High times at the village of lo
Sep 22, 2018-
Lo Manthang, admittedly, is a hard place to get to; you know that much once you leave the snaking Baglung Highway at Beni Bazaar and start your climb up precipitous roads hugging the gushing Kali Gandaki. The landscape becomes more and more sparse with each new town you hit—Tato Pani, Ghasa, Lete, Marpha—until you arrive at the barren moonscape that is Mustang.
Once you are at windy Jomsom—the gateway to Upper Mustang—you slowly begin to grasp why this region holds so much pull among travellers from across the globe. A desolate high desert hemmed in magnificent peaks, Mustang is harsh and unforgiving, even while it leaves you gasping for more, literally.
Leaving lower Mustang behind at Jomsom and Kagbeni, as you make your way up to the Forbidden Kingdom, the landscape becomes ever more rugged and you find yourself in the company of those thirsting for adventure—syndicate jeep drivers howling past hairpin turns and Crossfire-borne bikers kicking up a hurricane.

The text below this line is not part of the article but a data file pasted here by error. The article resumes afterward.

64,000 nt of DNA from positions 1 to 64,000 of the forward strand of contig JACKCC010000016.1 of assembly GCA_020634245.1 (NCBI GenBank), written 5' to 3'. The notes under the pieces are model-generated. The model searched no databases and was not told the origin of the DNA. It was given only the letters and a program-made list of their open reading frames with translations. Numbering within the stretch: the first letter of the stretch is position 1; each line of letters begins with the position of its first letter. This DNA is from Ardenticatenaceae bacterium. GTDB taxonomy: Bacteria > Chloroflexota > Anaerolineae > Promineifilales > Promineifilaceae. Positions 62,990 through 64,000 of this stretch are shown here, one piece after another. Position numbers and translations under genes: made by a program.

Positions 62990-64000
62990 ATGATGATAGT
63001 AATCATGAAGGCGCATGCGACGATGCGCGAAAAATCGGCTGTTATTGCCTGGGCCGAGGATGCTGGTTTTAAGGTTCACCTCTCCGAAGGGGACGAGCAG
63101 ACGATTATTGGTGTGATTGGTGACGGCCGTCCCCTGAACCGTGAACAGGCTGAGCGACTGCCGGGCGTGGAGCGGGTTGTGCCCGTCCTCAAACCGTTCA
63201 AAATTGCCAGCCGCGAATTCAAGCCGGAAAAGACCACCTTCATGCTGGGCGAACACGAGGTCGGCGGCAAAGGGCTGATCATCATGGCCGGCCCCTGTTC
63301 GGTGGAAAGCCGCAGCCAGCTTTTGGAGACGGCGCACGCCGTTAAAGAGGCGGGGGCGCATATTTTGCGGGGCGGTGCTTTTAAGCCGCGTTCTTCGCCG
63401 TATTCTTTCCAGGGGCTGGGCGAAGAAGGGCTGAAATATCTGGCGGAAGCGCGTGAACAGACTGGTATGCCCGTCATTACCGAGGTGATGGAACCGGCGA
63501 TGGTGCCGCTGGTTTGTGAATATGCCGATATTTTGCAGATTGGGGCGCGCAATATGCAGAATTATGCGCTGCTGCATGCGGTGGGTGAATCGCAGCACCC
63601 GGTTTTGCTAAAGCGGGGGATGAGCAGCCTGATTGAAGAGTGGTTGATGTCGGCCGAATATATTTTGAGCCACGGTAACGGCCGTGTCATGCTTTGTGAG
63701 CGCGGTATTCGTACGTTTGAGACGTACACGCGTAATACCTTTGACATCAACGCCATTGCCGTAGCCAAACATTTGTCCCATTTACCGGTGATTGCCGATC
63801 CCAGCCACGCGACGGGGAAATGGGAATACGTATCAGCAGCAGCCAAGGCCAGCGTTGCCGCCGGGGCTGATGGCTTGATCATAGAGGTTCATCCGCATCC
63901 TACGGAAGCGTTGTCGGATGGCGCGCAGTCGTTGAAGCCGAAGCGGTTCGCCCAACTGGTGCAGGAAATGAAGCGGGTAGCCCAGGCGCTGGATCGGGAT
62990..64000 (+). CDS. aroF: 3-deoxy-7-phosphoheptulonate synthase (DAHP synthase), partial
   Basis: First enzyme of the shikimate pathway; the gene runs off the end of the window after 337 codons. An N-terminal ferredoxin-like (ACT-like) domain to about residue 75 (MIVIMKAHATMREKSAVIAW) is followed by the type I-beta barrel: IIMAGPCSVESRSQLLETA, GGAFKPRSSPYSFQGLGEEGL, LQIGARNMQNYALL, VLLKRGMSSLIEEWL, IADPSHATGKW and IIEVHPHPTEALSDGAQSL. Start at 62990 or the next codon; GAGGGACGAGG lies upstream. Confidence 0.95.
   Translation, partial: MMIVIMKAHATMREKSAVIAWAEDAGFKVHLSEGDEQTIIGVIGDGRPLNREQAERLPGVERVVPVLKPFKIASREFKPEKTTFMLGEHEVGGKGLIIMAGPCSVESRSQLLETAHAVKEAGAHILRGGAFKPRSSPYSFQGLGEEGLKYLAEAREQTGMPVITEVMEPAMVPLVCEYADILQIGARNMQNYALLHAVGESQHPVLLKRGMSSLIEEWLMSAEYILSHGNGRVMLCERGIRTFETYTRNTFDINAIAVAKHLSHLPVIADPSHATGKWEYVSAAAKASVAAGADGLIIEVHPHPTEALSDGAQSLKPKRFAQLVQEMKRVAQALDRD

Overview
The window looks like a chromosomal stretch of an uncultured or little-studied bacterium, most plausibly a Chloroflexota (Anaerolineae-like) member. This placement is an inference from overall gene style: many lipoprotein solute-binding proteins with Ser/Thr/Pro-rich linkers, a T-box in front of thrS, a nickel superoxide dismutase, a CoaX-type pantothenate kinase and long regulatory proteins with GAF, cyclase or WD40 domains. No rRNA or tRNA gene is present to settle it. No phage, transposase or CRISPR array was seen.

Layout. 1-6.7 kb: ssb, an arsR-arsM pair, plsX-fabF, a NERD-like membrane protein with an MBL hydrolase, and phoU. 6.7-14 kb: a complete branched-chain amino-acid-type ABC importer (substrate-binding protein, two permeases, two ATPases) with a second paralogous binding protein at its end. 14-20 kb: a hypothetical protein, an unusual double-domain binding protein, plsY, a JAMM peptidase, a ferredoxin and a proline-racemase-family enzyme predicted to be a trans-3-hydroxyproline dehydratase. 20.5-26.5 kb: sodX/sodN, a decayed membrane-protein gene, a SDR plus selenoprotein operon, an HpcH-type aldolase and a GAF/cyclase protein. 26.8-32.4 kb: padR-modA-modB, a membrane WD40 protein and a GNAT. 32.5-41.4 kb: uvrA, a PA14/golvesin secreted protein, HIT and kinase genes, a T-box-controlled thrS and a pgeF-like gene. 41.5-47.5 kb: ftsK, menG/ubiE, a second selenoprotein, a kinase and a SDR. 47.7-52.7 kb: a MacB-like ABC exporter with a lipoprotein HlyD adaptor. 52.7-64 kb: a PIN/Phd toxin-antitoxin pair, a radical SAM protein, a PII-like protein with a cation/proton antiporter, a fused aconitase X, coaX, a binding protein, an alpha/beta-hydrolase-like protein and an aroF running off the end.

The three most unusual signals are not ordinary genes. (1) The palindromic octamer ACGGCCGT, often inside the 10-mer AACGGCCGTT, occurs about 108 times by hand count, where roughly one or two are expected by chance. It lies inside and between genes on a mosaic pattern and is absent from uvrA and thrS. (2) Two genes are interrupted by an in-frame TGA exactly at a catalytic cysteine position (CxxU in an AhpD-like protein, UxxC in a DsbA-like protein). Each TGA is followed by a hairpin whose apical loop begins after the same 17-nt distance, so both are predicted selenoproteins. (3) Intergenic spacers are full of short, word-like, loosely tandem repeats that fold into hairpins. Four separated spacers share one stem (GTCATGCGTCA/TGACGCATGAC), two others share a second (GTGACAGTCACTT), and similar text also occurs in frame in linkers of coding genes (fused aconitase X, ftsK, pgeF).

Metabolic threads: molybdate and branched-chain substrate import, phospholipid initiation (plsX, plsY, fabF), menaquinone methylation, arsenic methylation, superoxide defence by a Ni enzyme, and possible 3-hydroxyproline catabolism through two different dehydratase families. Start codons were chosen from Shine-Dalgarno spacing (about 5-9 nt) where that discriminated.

There is so much to see, so much to do in Mustang but invariably, like everywhere you travel, it is the people that leave the deepest impressions on your mind. All the while I bumbled through Mustang, I couldn’t help but think about how tough, both physically and mentally, the residents of such a rugged country must be. How, despite the cold, the wind, the snow, the sheer remoteness, they still welcome you with warm smiles and genuine hospitality, maybe even apple brandy.
The kingdom of Lo, admittedly, is a hard place to get to; but then that is exactly why the reward is all the more sweet.
Against the gurgling Kali Gandaki river.
Protein and Vitamin D.
Bleating polka dots.
A pocket full of sunshine.
Commuting in style.
Blue skies, scorched earth, blessed soul.
Text and photos: Pramin Manandhar
Published: 22-09-2018 08:14
- Lo Manthang